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Firefox Quantum |OT| - Ground up redesign with new speed engine, UI, & extensions

Oct 25, 2017
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Hey guys, sorry if it was mentioned anywhere else but its a super long thread lol, I wanted to ask whats the best browser at the moment? Is it Firefox, Chrome, Safari, or another browser? I'm on a Mac so I can't use Edge.
 
Oct 27, 2017
313
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Poland
I'm using Firefox on mobile due to the bookmarks, history and login synchronization. The Android version of FF is OK, although recently it's been a little buggy for me - every once in a while I have to force close the app, otherwise it stops rendering pages (it loads them, but pages stay white).
 
Oct 25, 2017
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Do you guys use Firefox on Android as well? If not, what browser? Been using Firefox Beta on Android for awhile. I like it.
I use Firefox on Android. It is alright.

I do know there is one issue where some big phones get the tablet layout which is bad

On the plus side it supports addons like uBlock Origin and others to make web browsing a better experience.
 
Oct 25, 2017
2,643
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Taiwan
Why doesn't the exception list for keeping cookies not work for some sites?

Example is reddit. I did the ctrl+shift+i to see and added - yet I have to sign in every time. Did they gimp this or something?
 
Oct 30, 2017
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Getting some really strange issues with this latest version. The icon for firefox keeps disappearing from my taskbar (it just shows as a blank document), and some of my bookmarks folders are opening themselves up at times. Really, really odd.
 
Oct 25, 2017
2,317
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Is there an addon that allows you to add Youtube videos to playlists from the embedded view? I don't like that I have to open a video on Youtube itself to add it to a playlist.
 
Oct 25, 2017
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Not sure how I feel about the disabling of disabling auto-updates unless you go through a more convoluted way. I mean I get why they did it and with a browser it's far less on an issue than with a OS like Windows 10 but still options are generally not inherently a negative thing. I always test new updates in a copied profile because I have a big UserChrome.css file and I want to know what breaks before I update my actual profile and install. Still I feel tucking it away into about:config would have been enough.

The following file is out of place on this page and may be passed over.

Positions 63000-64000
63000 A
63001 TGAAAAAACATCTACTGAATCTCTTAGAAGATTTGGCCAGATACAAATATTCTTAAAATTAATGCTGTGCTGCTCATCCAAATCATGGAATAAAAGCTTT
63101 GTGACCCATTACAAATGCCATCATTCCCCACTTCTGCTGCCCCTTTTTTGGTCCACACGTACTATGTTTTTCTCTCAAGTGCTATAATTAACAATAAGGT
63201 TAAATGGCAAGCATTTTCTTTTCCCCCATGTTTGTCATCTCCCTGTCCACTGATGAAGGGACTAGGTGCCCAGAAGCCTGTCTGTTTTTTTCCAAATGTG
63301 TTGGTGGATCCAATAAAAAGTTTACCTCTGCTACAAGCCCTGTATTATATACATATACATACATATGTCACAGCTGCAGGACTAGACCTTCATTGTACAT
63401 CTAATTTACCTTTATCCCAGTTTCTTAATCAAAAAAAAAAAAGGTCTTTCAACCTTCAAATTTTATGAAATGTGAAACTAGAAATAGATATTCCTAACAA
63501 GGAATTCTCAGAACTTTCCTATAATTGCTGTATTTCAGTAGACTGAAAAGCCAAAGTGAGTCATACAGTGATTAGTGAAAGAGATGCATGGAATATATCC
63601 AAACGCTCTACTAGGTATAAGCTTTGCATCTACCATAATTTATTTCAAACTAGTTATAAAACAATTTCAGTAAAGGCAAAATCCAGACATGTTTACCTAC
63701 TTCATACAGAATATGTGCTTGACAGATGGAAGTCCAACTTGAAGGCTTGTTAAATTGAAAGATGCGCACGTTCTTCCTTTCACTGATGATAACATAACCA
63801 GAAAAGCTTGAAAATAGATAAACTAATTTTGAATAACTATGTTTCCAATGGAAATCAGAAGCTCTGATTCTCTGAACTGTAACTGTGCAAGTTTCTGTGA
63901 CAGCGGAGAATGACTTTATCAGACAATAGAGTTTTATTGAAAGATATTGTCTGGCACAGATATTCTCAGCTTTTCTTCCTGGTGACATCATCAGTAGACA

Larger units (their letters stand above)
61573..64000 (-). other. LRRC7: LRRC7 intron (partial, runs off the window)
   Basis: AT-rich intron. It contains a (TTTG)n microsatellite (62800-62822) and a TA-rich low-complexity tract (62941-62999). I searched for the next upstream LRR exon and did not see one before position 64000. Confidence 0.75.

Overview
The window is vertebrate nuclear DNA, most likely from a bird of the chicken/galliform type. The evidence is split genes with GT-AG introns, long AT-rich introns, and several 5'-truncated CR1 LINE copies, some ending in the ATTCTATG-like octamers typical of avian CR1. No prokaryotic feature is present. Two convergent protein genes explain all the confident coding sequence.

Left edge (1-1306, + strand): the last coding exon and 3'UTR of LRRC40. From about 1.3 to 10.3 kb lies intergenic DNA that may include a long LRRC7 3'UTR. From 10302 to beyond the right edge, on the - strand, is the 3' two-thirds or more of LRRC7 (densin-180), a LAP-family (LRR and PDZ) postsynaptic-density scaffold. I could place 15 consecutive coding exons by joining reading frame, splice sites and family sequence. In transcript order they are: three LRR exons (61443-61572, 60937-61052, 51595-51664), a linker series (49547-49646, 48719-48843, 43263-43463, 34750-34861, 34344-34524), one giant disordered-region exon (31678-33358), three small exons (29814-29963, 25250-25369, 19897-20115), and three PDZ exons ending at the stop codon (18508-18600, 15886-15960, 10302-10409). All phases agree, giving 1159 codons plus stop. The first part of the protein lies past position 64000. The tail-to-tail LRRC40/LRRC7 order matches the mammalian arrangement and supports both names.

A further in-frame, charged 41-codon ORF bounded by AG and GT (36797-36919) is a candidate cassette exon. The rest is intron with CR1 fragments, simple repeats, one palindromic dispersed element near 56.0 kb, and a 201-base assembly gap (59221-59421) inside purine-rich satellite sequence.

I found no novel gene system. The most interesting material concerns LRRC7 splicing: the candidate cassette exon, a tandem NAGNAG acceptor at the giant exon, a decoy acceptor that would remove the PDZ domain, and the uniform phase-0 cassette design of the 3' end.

Oct 25, 2017
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The problem is less and less people are using the browser nowadays, so the developers have less knowledge of what features are popular or needed, so they make bad decisions, so even less people use the browser... It's a vicious circle.
Even so I would argue that automatically restoring the previous tabs is an essential function of any browser and it shouldn't ever be questioned if it's needed.
 
Nov 10, 2017
503
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tbh it was an option (to enable in about:config)



This post on the bugzilla forum explained it nicely:
Imagine this: usually I browse around and have senseless tabs. Then I don't want to save those. Obvious I guess.

But SOMETIMES I have a bunch of important tabs and I need them the next time. As you might be able to understand, the next time you open firefox you don't think about your last session. That's mostly the reason for writing a memory note the moment you have the idea and not the moment I need the idea... Or your shopping list - you don't write them at the store.

So since the second is more important, I have to restore the tabs always. For me this wastes a lot of time.

I don't want my browser to think instead of me...
 
Oct 25, 2017
2,317
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tbh it was an option (to enable in about:config)



This post on the bugzilla forum explained it nicely:
Wait so it can be reenabled atleast? Still they are only basing this off one type of user, I for example "live" constantly in the same browser-session that changes and evolves as I use tabs sort of like bookmarks. Is the "Show Last Session" option still available in Startup Options?
 
Nov 10, 2017
503
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Wait so it can be reenabled atleast?
No, browser.showQuitWarning completely disappeared from about:config. Save and Quit is gone for good (unless somebody made an extension for it, but I don't understand why it should be needed in the first place)

Is the "Show Last Session" option still available in Startup Options?
This is still in - but I usually want my Starting page when opening the browser, unless I specifically chose "Save and Quit" to resume later.

The bugzilla thread explains it better than I can, I realize it's not an option everyone uses but it was damn useful.
 
Oct 25, 2017
841
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Wait, is there restore tabs from previous session at least? Like chome? Or is it straight either fresh start or all your tabs back (no choice when you start)?
 
Nov 10, 2017
503
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Wait, is there restore tabs from previous session at least?
Yes, but you have to manually click History > Restore previous session

As someone said in the forum, "The time that I know that I’m going to want to restore the session is when I’m about to close Firefox." (and not when I open it again later, because I may very well forget)


So now you can either set it to always restore your previous session, or do it manually when you open it up.
'Save and Quit' was useful because you didn't have to worry about your session: if you saved it, it would have simply been there the next time you'd open Firefox. Fair and logical
 
Oct 25, 2017
2,317
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No, browser.showQuitWarning completely disappeared from about:config. Save and Quit is gone for good (unless somebody made an extension for it, but I don't understand why it should be needed in the first place)


This is still in - but I usually want my Starting page when opening the browser, unless I specifically chose "Save and Quit" to resume later.

The bugzilla thread explains it better than I can, I realize it's not an option everyone uses but it was damn useful.
Well aslong as the startup setting is still there and the session can be manually restored it's fine I guess but I hope this change gets communicated to the users after the update so they can get their sessions back if they want to.
 
Nov 28, 2017
251
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Firefox 63.0.3 is now out.